Posts Tagged ‘reading’

reading and waffles

One of my grandson’s favorite foods is waffles. He used to like them frozen out of a box – that started when he was teething and frozen waffles seemed to soothe his gums. He’s graduated to the real deal now.  He’s a very picky eater, believing not in the pyramid of food groups but in a tiny mound of individual food items. Waffles for breakfast. Only.

He’s five,  in kindergarten, and learning to read amazingly well. So it shouldn’t have been a surprise that as he was riding home with his mom and dad last week he realized that nirvana was only  a few blocks away from home. A big shout from the back seat: “Mama, there’s a place called Waffle House!”

Of course they stopped and ate.


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I never considered buying a Kindle. Until, well, last week for about five minutes before I bought one.

It could be that I pre-ordered one of the new (cheapest) Kindles because since my house was burgled I’ve been suffering unreasonable urges to buy more stuff.

But I hope I ordered it because of the reason I’m telling people: That it’s uncomfortable for me, now that I’m older, sigh, to hold for long periods of time 500-plus page books. There are quite a few hefty books I’d like to read but won’t buy because I know after a couple evenings I’ll get cramps in my hands or get tired of shifting from side to side, up and down, at each new chapter.

Not to mention the fact, and oh, how I wish I didn’t have this fact to mention,  it’s getting harder for me to read at night. The perfect reading lamp isn’t keeping up with my imperfect eyes.

I am a book person. A book-of-cloth-paper-ink-binding-endpapers-design-bookplate-name-scrawled-in-covers-notes-in-the-margin-booky-smell-loving person. I even grew the herb costmary because I read the leaves long ago were used as bookmarks, with a light lovely fragrance that possibly repelled silverfish and other page eaters. And I used the leaves as bookmarks.


I scoffed at e-readers, agreed with the danger of corporations digitizing books and readers giving up on paper books. I can sit on my library floor and feel incredibly rich because I have a room filled with books. A little room, with books worth little in dollars but immeasurable amounts of contentment and stimulation. A room that says “look around, this is who I am.”

How could I get that from a piece of black-ish plastic? What if I downloaded a book that was so good that I wanted to share it with someone? What about the books not in Kindle format? Would I self-censor because of it?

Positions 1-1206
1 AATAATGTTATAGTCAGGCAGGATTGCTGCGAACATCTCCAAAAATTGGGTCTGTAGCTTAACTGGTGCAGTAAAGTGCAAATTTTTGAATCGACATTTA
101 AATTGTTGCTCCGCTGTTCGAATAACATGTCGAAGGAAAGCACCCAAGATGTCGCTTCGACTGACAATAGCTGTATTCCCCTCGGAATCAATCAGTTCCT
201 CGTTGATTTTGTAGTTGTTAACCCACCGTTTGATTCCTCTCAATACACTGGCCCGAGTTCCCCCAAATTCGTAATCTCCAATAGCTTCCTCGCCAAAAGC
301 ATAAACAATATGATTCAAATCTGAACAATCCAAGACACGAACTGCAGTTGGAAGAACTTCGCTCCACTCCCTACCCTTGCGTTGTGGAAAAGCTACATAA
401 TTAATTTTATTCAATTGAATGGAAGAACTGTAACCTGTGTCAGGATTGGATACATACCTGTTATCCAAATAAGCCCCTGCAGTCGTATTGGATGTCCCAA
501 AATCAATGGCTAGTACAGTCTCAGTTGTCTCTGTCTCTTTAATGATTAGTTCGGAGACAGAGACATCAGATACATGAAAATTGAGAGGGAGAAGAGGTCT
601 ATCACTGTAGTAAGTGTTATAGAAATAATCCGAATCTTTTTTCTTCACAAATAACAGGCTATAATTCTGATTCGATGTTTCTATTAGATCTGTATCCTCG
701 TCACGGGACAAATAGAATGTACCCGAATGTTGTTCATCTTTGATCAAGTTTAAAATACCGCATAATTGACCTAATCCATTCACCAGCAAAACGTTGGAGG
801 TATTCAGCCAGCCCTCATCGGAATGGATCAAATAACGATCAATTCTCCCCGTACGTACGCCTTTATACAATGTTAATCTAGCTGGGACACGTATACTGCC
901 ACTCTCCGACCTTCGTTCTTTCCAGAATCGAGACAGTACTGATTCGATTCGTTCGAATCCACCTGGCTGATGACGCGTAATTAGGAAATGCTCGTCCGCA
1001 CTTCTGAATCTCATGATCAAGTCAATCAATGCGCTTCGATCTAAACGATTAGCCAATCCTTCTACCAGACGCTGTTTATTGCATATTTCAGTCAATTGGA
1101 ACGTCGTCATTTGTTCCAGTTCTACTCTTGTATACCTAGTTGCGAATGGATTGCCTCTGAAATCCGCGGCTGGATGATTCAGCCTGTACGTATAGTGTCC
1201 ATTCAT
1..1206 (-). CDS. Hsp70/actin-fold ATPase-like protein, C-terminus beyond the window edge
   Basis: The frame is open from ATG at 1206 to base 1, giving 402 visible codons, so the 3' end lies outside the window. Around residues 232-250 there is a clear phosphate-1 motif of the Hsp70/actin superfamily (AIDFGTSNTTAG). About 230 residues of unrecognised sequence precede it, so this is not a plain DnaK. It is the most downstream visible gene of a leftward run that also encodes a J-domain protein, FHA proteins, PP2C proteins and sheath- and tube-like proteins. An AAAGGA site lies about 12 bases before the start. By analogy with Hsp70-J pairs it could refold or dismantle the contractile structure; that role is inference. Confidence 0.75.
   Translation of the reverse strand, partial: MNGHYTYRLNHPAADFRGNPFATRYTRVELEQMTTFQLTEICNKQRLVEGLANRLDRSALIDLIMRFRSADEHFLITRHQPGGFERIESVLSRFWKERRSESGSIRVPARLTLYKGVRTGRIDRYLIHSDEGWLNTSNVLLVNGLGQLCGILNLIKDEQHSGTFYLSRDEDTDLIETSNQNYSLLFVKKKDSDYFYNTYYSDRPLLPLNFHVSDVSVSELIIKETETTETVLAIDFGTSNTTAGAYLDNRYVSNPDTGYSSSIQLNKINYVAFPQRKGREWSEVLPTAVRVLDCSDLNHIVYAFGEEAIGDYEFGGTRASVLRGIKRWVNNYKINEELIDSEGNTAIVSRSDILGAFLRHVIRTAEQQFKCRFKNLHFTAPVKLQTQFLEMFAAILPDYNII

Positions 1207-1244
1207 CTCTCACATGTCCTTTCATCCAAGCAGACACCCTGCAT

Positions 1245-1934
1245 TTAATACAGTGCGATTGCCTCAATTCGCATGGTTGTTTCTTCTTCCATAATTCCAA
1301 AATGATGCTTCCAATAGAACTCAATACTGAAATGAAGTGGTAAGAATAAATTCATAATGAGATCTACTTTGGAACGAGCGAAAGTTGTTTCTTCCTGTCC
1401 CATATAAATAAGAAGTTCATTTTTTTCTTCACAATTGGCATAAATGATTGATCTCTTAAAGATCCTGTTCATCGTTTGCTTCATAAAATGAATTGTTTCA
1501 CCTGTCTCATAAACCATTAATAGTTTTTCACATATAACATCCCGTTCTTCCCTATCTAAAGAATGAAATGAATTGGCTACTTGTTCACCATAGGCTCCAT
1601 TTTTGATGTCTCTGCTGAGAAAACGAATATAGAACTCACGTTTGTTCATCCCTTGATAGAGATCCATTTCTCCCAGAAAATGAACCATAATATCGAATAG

And how would this –this battery-run, non-book  thing — add to the meaningfulness of my library? How could it enrich me?

Since all Kindles are back-ordered, I have time to wonder. I don’t know how much time. One day I’ll get an email saying my Kindle has been shipped, and it will be too late to stop it. I’ll keep it because I’m curious and a bit of a gadget girl. And because I’ll convince myself I will use it only to read those meaty books. But it’s a betrayal, isn’t it? Of whom or what, I need to decide.

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Oh, the joy of discovery just when you’re turning circles on the straight road of reason. I’ve been pondering In Defense of the Memory Theater, by Nathan Schneider.

His essay explores what we lose as our physical book collections, gathered by mind, heart and soul, are replaced with millions of restless individual books digitized mainly by google and amazon.

“Memory theater”comes from Frances Yate’s book The Art of Memory. I did not know that from the classical period through the Renaissance era people used mnemonic techniques to  retain, and thus pass along, “vast stores of knowledge before the invention of the printed page.”

Schneider writes: “In those millennia between the advent of knowledge worth clinging to and the invention of the printed word, the Western mind had a desperate obsession with memory—or, one could say, a sensible concern. The art of memory made possible the health of one’s soul, the possession of one’s culture, and the means of reaching God.”

He continues:

“In the age of inexpensive, printed books, our memory theaters have become both richer and more banal; we have entrusted them to our bookshelves rather than to tricks of mental contortion or cosmic schemata. As I look over my own shelf, I see my life pass before my eyes. The memories grafted onto each volume become stirred and awakened by a glance at the spine, which presents itself to be touched, opened, and explored. Without the bookshelf’s landscape to turn to, that manifest remainder from a lifetime of reading, how would one think? What would one write?”

And for me: “How would one feel?”

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